Would you guess that Black Friday, or perhaps the Saturday before Christmas, tops the charts for online and offline shopping? You’d be wrong.  The day that draws sales of over $25 billion is China’s Singles Day, which is celebrated on November 11.

The fact that this holiday didn’t even exist until 1993 is indicative of how things can change in our retail world.  A bit of background, courtesy of The Telegraph: “Known in China as “bare sticks holiday” because of how it looks numerically, Singles Day began as an anti-Valentine’s Day in the 1990s when students at Nanjing University started celebrating their singledom.  It was then adopted by e-commerce giant Alibaba (China’s Amazon equivalent) in 2009 and it has now become a day when everyone, regardless of their single status buys themselves gifts.”

Much of the huge growth of this holiday has been driven by the deep discounts and special offers that are focused on Singles Day, similar to Black Friday sales.  The popularity of the event is also based on the positive way in which it celebrates the single status of many young adults in China, especially the men who are without spouses because of the one child policy.  Click here to see a wonderful explanation of the rise of Singles Day in comic form on the Tech in Asia site.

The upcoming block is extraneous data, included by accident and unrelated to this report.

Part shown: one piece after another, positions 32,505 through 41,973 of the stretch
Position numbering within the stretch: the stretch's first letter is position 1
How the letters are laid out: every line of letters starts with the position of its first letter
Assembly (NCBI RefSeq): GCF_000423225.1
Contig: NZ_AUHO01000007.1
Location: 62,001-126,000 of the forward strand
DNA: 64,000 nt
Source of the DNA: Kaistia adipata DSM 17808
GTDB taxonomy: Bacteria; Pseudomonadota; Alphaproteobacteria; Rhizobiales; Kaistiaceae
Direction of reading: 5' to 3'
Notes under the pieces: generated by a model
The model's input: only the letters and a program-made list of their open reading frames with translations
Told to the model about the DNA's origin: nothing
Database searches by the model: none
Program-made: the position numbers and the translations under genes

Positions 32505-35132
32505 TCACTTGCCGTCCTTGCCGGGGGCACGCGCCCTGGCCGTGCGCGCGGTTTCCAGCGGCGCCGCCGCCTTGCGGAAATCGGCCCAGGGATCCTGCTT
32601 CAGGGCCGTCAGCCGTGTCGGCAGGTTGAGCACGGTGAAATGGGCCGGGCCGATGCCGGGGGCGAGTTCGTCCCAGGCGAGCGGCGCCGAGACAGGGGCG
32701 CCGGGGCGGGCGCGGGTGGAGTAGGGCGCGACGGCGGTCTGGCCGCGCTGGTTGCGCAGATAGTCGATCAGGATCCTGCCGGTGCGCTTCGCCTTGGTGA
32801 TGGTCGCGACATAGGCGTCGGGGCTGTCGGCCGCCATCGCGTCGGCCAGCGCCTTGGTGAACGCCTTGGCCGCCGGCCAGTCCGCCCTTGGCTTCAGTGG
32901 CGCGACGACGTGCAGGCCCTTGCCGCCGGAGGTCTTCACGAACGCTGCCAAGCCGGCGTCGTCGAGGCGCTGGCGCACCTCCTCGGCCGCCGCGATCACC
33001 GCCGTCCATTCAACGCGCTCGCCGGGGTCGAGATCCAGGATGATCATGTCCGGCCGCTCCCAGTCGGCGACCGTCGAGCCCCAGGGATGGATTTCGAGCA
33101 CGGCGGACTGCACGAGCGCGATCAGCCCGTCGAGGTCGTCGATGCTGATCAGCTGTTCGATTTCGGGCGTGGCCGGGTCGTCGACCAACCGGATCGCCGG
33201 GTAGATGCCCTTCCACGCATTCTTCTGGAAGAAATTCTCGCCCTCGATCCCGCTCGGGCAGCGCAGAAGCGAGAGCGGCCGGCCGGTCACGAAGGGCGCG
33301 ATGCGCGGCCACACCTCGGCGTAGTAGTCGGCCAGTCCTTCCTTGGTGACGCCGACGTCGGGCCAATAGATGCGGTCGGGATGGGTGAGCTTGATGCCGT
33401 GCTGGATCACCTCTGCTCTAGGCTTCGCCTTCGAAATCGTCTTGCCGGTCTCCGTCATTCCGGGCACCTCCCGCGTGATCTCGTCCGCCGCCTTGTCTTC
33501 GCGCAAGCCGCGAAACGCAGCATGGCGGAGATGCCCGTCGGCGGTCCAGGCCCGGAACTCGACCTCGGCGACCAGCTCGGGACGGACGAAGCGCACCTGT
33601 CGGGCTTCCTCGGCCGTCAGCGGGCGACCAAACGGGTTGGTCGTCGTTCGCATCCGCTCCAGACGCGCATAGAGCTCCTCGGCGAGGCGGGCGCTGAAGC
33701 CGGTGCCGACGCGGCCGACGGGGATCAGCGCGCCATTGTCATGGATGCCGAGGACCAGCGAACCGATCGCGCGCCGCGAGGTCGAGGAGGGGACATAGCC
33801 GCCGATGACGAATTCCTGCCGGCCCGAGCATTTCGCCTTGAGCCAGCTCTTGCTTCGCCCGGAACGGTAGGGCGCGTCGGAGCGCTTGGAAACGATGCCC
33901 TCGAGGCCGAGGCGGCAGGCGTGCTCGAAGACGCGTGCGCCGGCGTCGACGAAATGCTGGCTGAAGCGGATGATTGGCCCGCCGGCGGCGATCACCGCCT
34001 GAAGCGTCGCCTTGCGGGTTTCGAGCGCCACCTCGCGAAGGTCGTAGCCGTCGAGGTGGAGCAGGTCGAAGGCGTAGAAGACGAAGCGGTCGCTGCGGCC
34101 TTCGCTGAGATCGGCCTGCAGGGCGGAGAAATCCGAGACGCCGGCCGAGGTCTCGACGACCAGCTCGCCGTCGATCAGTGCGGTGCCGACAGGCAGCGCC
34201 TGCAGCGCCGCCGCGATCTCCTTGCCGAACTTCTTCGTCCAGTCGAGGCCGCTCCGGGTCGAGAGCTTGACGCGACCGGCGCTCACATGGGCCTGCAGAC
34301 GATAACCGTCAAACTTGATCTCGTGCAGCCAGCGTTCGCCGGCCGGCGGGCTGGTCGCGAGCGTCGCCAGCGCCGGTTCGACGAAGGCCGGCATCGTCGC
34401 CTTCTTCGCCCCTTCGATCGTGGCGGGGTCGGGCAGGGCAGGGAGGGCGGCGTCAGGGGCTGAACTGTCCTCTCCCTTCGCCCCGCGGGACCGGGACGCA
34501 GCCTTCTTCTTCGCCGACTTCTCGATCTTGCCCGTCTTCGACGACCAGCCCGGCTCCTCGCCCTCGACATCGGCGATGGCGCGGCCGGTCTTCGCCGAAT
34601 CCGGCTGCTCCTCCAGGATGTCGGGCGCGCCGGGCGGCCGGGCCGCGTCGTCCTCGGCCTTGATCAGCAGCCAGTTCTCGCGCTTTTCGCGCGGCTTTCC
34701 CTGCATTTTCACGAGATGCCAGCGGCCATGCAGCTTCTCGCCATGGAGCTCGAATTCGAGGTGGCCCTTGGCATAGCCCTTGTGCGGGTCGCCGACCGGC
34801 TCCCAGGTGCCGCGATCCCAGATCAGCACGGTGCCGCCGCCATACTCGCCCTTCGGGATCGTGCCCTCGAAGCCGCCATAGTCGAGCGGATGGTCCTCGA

To my mind the single most interesting factor (pardon the pun) behind the success of Singles Day is the fact that consumers are for the most part not buying things to give to others.  That makes it significantly different from Valentine’s Day or Christmas, which are of course the biggest driving factors in the American sales calendar.  Stores and online retailers — especially the giant Alibaba — do phenomenally well on November 11 because everyone is shopping for goods for themselves.

Will Singles Day go global, as some predict? Probably not, although you never know. But it would be great to figure out a way to let consumers feel that they deserve to treat themselves, instead of just splurging when buying gifts for others.

Happy Retailing,

Carol “Orange” Schroeder

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